Wheeling City Council OKs Zoning Code Amendment
WHEELING — City officials have changed Wheeling’s zoning code related to land disturbance and mineral extraction, a move that representatives of Woodsdale United viewed as important in safeguarding the city’s residential neighborhoods.
Last year after nearly a decade of fighting against a proposed development on the hill above Woodsdale, many residents of the neighborhood at the bottom of the hill breathed a collective sigh of relief when the Wheeling Planning Commission voted to deny a request that would bring one step closer to reality a proposed development of a 50-acre site on the hilltop.
The new amendment to the city’s zoning code may likely prevent similar proposals from gaining momentum in the city in the future.
A public hearing on an ordinance amending Part 13 of the city’s Planning and Zoning Code was held this week before Wheeling City Council voted to approve the measure. Former Ward 4 Councilwoman Wendy Scatterday, who also had served on the Planning Commission and was an opponent of the hilltop development, spoke out in support of the proposed zoning ordinance change.
Scatterday presented the city’s comprehensive plan and a map showing all of the sloped areas around the city, noting that this legislation would not only affect residents of Woodsdale, but residents in several other neighborhoods throughout the city.
“These sloped areas are the areas that have the greatest risk whenever land disturbance occurs,” Scatterday said.
Also speaking during the public hearing was Karen Kangisser, a steering committee member of Woodsdale United and an outspoken opponent of the GC&P Development LLC plan to develop the hilltop.
“The property owner that owns Woodsdale hill started stripping trees and brush off the hill in 2011,” Kangisser said. “In the last 10 years, they’ve applied twice to develop Woodsdale hill. Woodsdale United has filed court injunctions to stop unauthorized timbering and destruction.”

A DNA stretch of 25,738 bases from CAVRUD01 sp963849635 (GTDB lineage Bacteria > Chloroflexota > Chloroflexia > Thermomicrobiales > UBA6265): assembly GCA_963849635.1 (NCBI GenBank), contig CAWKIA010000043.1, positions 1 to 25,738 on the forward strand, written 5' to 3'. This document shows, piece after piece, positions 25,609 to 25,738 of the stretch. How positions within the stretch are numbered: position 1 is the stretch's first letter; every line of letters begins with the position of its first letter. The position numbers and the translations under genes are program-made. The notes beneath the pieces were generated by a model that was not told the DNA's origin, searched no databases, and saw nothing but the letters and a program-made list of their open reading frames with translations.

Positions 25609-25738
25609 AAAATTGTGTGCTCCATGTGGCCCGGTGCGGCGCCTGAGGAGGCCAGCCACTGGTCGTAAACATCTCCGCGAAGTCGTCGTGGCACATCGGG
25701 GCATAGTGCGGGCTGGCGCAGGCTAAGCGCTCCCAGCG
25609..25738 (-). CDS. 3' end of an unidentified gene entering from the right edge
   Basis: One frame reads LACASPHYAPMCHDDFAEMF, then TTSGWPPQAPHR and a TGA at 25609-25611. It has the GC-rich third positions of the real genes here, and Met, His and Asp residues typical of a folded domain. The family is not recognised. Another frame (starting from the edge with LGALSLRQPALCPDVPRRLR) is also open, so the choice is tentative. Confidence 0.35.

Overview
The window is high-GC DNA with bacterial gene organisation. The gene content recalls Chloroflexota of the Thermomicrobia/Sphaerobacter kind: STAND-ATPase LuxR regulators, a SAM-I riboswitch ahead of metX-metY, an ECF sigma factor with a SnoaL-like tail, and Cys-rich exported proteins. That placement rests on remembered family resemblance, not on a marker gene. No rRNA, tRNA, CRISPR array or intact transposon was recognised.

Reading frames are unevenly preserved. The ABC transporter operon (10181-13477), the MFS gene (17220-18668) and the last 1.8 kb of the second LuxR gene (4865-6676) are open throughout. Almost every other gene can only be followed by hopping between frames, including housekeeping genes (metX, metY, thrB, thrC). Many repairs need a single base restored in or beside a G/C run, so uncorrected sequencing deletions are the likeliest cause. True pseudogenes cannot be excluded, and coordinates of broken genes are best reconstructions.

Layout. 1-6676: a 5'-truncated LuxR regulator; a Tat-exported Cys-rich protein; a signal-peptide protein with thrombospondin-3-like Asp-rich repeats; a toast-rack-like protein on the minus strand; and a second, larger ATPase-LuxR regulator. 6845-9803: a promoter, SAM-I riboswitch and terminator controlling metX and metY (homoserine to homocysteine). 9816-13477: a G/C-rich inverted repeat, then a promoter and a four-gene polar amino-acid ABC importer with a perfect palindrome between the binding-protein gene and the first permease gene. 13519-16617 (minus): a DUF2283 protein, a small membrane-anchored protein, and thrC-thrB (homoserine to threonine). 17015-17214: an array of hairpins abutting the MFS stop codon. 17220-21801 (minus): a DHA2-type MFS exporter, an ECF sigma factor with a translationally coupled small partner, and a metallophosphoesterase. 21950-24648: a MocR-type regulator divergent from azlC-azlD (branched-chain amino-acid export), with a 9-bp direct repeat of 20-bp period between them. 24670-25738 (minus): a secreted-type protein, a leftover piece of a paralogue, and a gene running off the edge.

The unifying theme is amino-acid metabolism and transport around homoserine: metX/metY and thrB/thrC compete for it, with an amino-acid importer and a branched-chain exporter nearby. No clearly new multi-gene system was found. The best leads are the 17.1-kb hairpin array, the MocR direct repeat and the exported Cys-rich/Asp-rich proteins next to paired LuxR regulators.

GC&P Development proposed creating a mixed-use development on the hilltop site, and although developers vowed to spur economic growth in the area and manage or even improve water runoff issues from the hilltop, Woodsdale United supporters had expressed lingering concerns over potential drainage issues, increased truck traffic and noise, and overall reduction in quality of life of the people living below the hill.
Some residents had expressed concerns that the project could begin with quarrying during site preparation with no guarantee that the promised development would ever come to fruition.
“We were very glad to learn about the changes to Part 13 of the Planning and Zoning Code,” Kangisser said. “For the protection all established neighborhoods nestled against our beautiful hills, it’s vitally important that city council members vote to approve changes to part 13 of the planning and zoning code.
“It is the opinion of Woodsdale United that any plan for extensive development of Wheeling’s hills will destroy ridges and damage streams adjacent to them. We are fearful that stripping off the ridges — if ever allowed — would exacerbate flooding, rockslides and soil creep and would damage our homes in Wheeling’s historic and well-established neighborhood.”
The amendment offers revised definitions for special permits, uses and actions subject to site plan approval related to minerals and “extractive industries,” land disturbances and other activities within the city limits. The new definition covers many activities from open pit mining and quarrying to preparation for site development.
During review of applications for special permits, consideration will be given to the proposed site’s “external boundary proximity to residential zoning districts as it relates to impact from noise, traffic, particulate matter, blasting, runoff and other secondary effects,” according to the amendment. Site restoration rules are also outlined under the revamped code, along with other supplementary regulations.
“These additions to our city code will protect the health, safety and welfare of our neighborhoods from rock quarries and other extractive industries,” Ward 4 Councilman Jerry Sklavounakis said.